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Vitamin D and Multiple Sclerosis — the preventive mechanism unveiled

The connection between vitamin D deficiency and the risk of acquiring Multiple Sclerosis was discovered more than 30 years ago.1 Scientists had noticed that the incidence of MS correlated positively with geographical latitude and negatively with the amount of vitamin D in the diet. The latitude effect was also explainable in terms of vitamin D, since the body synthesizes vitamin D in the skin in response to sunlight, which is more plentiful near the equator than at higher latitudes.

Since then, almost 200 medical research articles have been published on the subject. The correlation is firmly established, and studies of vitamin D usage have shown that supplementation leads to MS prevention2 and to fewer MS relapses.3

It would make sense, then, for vitamin D to be widely promoted for MS prevention. Supplement companies in the U.S. are forbidden by U.S. Food and Drug Administration to promote vitamins for disease prevention, regardless of how effective they are. But what have the medical profession and government health agencies done to promote vitamin D for MS prevention? Essentially nothing. In fact, they have in effect discouraged it. After 30 years of accumulating evidence that vitamin D is an effective preventative and treatment for MS, we still have medical people making statements in the media such as “There's not enough evidence yet to recommend that...”4; and the U.S. government’s recommended RDA for vitamin D has been too low by at least a factor of 20!2 Is it any wonder that some observers consider the government to be actively working to harm the public health rather than to improve it?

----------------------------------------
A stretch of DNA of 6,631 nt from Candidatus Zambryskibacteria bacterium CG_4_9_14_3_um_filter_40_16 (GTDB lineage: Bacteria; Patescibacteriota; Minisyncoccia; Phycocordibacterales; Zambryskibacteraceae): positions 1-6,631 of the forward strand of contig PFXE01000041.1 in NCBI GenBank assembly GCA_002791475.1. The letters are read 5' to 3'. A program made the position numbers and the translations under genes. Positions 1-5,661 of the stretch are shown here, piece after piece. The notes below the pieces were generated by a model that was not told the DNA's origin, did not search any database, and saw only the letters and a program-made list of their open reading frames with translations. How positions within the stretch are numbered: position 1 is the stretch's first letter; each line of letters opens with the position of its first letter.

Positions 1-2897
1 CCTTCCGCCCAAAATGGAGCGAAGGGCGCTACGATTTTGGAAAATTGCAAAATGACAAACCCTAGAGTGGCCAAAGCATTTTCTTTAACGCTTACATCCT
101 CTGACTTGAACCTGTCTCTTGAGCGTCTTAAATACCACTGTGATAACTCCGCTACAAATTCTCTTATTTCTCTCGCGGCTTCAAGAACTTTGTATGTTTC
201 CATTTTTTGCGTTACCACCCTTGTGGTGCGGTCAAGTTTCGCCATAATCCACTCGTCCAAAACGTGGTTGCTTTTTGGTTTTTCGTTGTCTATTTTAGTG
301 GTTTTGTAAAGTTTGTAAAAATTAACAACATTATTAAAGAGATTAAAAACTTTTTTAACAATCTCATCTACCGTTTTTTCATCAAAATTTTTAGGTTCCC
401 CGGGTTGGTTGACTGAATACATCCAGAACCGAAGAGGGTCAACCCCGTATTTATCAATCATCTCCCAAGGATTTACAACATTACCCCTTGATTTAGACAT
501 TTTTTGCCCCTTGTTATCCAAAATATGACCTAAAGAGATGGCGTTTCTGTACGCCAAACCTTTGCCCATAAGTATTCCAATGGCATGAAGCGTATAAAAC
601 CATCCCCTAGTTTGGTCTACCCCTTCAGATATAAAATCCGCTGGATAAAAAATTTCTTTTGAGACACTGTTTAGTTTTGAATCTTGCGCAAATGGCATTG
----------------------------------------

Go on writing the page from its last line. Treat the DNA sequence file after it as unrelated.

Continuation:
The latest news about vitamin D and MS sheds some light on how this vitamin works at the molecular level.56 The pieces of the puzzle are falling into place nicely, and there’s no reason to delay making use of our knowledge. Researchers have identified a gene that is associated with the risk of acquiring MS, and have shown that vitamin D influences the activity of this gene.


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